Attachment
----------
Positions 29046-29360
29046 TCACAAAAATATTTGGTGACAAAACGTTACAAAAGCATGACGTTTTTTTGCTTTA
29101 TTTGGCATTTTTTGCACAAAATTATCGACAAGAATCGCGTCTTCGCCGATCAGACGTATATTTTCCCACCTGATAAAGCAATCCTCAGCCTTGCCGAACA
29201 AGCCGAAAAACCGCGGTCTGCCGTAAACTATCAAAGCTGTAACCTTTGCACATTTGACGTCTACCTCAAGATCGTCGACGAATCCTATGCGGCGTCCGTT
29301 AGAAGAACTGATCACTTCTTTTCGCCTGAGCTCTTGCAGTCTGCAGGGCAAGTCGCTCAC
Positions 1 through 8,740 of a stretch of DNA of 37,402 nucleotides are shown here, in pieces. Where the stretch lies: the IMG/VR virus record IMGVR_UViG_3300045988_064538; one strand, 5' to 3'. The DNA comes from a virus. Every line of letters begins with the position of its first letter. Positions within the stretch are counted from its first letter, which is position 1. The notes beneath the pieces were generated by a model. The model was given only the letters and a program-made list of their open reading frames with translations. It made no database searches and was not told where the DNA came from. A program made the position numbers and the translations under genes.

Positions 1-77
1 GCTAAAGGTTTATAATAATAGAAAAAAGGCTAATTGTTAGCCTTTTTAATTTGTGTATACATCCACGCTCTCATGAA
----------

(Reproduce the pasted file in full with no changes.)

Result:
Positions 29046-29360
29046 TCACAAAAATATTTGGTGACAAAACGTTACAAAAGCATGACGTTTTTTTGCTTTA
29101 TTTGGCATTTTTTGCACAAAATTATCGACAAGAATCGCGTCTTCGCCGATCAGACGTATATTTTCCCACCTGATAAAGCAATCCTCAGCCTTGCCGAACA
29201 AGCCGAAAAACCGCGGTCTGCCGTAAACTATCAAAGCTGTAACCTTTGCACATTTGACGTCTACCTCAAGATCGTCGACGAATCCTATGCGGCGTCCGTT
29301 AGAAGAACTGATCACTTCTTTTCGCCTGAGCTCTTGCAGTCTGCAGGGCAAGTCGCTCAC
Positions 1 through 8,740 of a stretch of DNA of 37,402 nucleotides are shown here, in pieces. Where the stretch lies: the IMG/VR virus record IMGVR_UViG_3300045988_064538; one strand, 5' to 3'. The DNA comes from a virus. Every line of letters begins with the position of its first letter. Positions within the stretch are counted from its first letter, which is position 1. The notes beneath the pieces were generated by a model. The model was given only the letters and a program-made list of their open reading frames with translations. It made no database searches and was not told where the DNA came from. A program made the position numbers and the translations under genes.

Positions 1-77
1 GCTAAAGGTTTATAATAATAGAAAAAAGGCTAATTGTTAGCCTTTTTAATTTGTGTATACATCCACGCTCTCATGAA